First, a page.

Neutelings Riedijk Architects have revealed the final design for the expansion and renovation of the Naturalis Biodiversity Center in Leiden, the Netherlands. With construction set to begin in October 2015, the rejuvenation scheme will see the renovation of 20,000m2 of the existing museum and the construction of an additional 19,000m2.
Learn more about the project and view selected images after the break.
The expansion project was prompted by the absorption of the Zoological Museum in Amsterdam and National Herbarium of Leiden into the existing Natural History Museum 'Naturalis'. Upon completion, the Naturalis Biodiversity Center will house the museum's displays, employees, and 37-million strong collection of artifacts. Containing the only T-Rex dinosaur skeleton outside of the USA, the museum's catalogue will place it within the top five of its kind in the world.
Neutelings Riedijk Architects' design is bisected by a 36-metre high atrium that distinguishes the existing museum from the new, while forming a meeting point between the building's multiple programs. Alongside exhibition and storage space, the Naturalis Biodiversity Center will also contain a laboratory, car park, office, and numerous spaces for educational and public use.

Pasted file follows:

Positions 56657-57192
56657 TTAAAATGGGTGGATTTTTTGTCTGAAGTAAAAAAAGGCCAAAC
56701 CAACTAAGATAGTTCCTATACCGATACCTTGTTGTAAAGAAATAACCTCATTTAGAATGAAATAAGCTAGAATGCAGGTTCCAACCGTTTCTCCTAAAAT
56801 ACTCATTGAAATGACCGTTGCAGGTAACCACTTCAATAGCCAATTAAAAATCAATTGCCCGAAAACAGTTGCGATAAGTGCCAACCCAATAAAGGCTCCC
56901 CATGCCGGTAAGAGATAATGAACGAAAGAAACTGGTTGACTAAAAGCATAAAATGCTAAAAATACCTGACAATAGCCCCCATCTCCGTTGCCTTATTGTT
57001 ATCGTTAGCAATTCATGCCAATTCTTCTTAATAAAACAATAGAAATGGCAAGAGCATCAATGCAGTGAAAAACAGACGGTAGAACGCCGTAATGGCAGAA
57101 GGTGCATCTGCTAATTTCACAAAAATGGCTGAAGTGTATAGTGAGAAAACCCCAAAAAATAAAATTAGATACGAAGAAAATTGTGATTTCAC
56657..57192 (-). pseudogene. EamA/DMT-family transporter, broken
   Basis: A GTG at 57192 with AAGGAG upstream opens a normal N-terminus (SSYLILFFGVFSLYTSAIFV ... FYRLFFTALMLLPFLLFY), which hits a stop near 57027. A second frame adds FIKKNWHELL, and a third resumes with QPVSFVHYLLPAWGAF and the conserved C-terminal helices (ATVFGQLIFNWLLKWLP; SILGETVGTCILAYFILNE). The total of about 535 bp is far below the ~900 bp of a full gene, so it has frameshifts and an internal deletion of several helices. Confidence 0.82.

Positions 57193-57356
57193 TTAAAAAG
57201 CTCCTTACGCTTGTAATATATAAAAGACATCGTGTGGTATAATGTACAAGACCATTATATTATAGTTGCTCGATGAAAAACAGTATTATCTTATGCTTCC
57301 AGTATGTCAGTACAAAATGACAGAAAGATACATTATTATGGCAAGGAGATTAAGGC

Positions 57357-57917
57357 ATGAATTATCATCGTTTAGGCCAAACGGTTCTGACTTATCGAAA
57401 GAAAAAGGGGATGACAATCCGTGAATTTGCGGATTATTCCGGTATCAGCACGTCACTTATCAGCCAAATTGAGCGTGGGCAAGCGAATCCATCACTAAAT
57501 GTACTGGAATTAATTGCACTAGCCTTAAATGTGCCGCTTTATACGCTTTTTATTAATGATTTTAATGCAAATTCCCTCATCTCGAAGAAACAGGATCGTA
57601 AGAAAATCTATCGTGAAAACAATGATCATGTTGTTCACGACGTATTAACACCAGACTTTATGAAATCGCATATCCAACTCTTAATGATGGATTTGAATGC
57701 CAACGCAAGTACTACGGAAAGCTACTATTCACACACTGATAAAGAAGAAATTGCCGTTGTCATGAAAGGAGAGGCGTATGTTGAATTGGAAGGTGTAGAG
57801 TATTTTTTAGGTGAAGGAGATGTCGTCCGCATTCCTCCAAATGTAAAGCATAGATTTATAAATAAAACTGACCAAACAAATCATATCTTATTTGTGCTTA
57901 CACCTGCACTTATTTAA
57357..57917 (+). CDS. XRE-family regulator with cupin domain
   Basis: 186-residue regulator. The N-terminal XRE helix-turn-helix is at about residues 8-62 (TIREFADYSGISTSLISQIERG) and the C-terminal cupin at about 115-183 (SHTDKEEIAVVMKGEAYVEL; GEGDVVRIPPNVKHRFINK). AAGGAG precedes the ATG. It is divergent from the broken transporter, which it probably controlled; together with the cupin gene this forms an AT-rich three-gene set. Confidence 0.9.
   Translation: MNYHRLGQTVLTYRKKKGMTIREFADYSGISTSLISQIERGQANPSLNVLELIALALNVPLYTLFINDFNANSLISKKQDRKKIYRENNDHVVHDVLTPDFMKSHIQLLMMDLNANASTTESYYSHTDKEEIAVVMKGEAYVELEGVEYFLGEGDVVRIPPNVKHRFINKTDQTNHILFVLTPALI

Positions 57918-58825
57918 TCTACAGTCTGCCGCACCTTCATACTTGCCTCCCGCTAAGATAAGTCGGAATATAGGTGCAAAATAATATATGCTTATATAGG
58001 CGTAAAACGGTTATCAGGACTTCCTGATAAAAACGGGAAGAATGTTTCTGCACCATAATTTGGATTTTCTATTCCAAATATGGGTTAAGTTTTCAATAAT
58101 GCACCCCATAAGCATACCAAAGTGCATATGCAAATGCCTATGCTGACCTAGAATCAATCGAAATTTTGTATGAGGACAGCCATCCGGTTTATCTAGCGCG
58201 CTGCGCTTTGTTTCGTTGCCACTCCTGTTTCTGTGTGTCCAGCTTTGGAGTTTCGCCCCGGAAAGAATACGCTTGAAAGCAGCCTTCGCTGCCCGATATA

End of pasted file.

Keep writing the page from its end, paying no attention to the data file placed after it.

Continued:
A gently sloped staircase will provide a continuous route through the various exhibition halls, and create a viewing hierarchy that allows visitors to admire the collection at all stages of the 'museum mountain'. The halls are to be stacked in ascending order from large to small, and bordered by balconies overlooking the central atrium.
The envisioned material palette is 'honest, durable, and robust', according to the architects, drawing on natural stone, concrete, glass, steel, and oak wood. Homage is to be paid to the flora and fauna of the museum's collection, with leaf patterns, coral designs, and fossil reliefs appearing in various surface details.
The expansion is scheduled for completion and re-opening to the public by early 2018.
LocationDarwinweg 2, 2333 CR Leiden, The Netherlands
PhotographsCourtesy of Neutelings Riedijk Architecten, Rotterdam